Her first project would be 3D narrative puzzle-game Kine. Gwen was the primary developer of the title and was responsible for the game’s design, programming, and art direction. She self-published Kine on PC, Xbox, Switch, PS4, and Stadia. “I loved working on this game,” Frey stated, adding “This was a huge passion project of mine. It started out as a solo project, after work, while I was still working at The Molasses Flood. And I basically quit and funded Chump Squad specifically to make this game. I was the only person on it for quite a while. I did eventually get funding and hired other people, but I was the only designer and, I guess, the only programmer on it the entire way through. The PC SKU is still a Blueprint-only project.”

Sharing her learnings with the development community, she explained, “This is an incredible time to be making video games. You don't have to be extremely technical. Very small teams can achieve incredible things right now using tools that are available, Unreal Engine being one of the best ones, in my opinion. You can build something in Blueprints and have it be on every console all over the world. You're only limited by your creativity and your vision.”

Frey is currently leading a small, talented, and international team of developers working on their next title, Lab Rat, a puzzle game that’s also being built entirely using Blueprints. This satirical adventure stars a metrics-obsessed AI who will monitor, profile, and taunt you as you progress through over eighty puzzles.

If you want to learn more about Lab Rat, wishlist the game on Steam. If you want to play it early, go to and sign up for an invitation to participate in the closed beta. You can also follow Gwen Frey on Twitter @diregoldfish, YouTube, Twitch, and Discord.

562 Interactive’s William Weiler and Preston Weiler

562 Interactive was founded by three brothers who represent three sides of game development: art, programming, and marketing. What unites them is a drive to build games they’d want to play. For their first full-featured title, they developed Alluris, which Co-founder Preston Weiler described to us as a “swipe-your-own adventure game,” adding, “Imagine an RPG adventure, a D&D experience meets Tinder.” In the game, you explore an interconnected world by simply swiping left or right. In it, you can raid dungeons, steal loot, repair broken carts, and even marry a rat.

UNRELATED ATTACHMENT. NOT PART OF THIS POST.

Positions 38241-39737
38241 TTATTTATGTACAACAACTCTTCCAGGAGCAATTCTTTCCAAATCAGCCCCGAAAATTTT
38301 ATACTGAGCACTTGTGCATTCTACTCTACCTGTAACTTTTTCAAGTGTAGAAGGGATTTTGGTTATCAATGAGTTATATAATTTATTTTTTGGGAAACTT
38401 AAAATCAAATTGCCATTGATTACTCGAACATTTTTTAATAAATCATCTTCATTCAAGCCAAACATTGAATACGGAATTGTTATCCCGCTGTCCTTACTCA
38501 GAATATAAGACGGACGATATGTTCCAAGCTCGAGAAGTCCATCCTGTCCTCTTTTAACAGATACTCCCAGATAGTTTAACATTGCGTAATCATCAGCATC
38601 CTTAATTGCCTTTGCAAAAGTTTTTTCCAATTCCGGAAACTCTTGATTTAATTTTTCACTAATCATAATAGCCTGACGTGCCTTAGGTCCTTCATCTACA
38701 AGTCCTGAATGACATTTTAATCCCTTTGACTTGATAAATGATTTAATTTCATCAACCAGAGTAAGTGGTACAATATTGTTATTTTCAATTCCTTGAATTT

The game started off as an experiment in their spare time. “So, when the whole project started, we were working on another project,” Co-founder William Weiler stated. Following conversations that they had with their friends on Discord, some of whom have disabilities, they decided to make a roguelike title that didn’t require a lot of finger dexterity. Prototyping the game, they got quick results. “And it was three days before we had something that looked like the game,” Preston stated. They were able to essentially build Alluris’ core within 12 days and then spent the next six months polishing the title. 

If you’d like to learn more about Alluris, check out the game’s Steam page, Facebook page, Twitter, and 652 Interactive’s YouTube channel.

Sluggerfly’s Dominik Plassmann

Co-founded by Art Director Dominik Plassmann, Sluggerfly is an independent game studio from Germany. The developer has released two games thus far, including Ben and Ed and Ben and Ed - Blood Party, and are working on their third title, Hell Pie, which is a 3D platformer that’s inspired by N64 classics like Conker’s Bad Fur Day.

Leading up to the game’s release, Plassmann shared how he got started in the industry. “From a very young age on, I had a passion for creating stuff, be it drawings, videos, or recordings, and when I found out after school that it's possible to study game development, I knew I had to do it, and it worked out,” he stated, adding, “After finishing my bachelor’s degree, I started working for a German company called Funatics for around five years. And when I had to leave Funatics, together with a colleague, we immediately knew that we wanted to establish our own studio, because we loved the idea of having full creative control.”

While Sluggerfly is a relatively small studio, Plassmann says they’ve got big ambitions, “Hell Pie is dark and funny-- at least in our eyes-- and it's by far the biggest project we've worked on yet. So, it's a huge game for our small team of six people.” He credits Unreal as being a crucial element to the game’s development, “So, our movement mechanic is based on physics and is based on Unreal Engine’s character movement, which really helped us create responsive controls, because movement and the camera are so essential for this type of action.” 

If you’re interested to learn more about Hell Pie, wishlist the game on Steam and follow Sluggerfly on Twitter, YouTube, Facebook, and Instagram.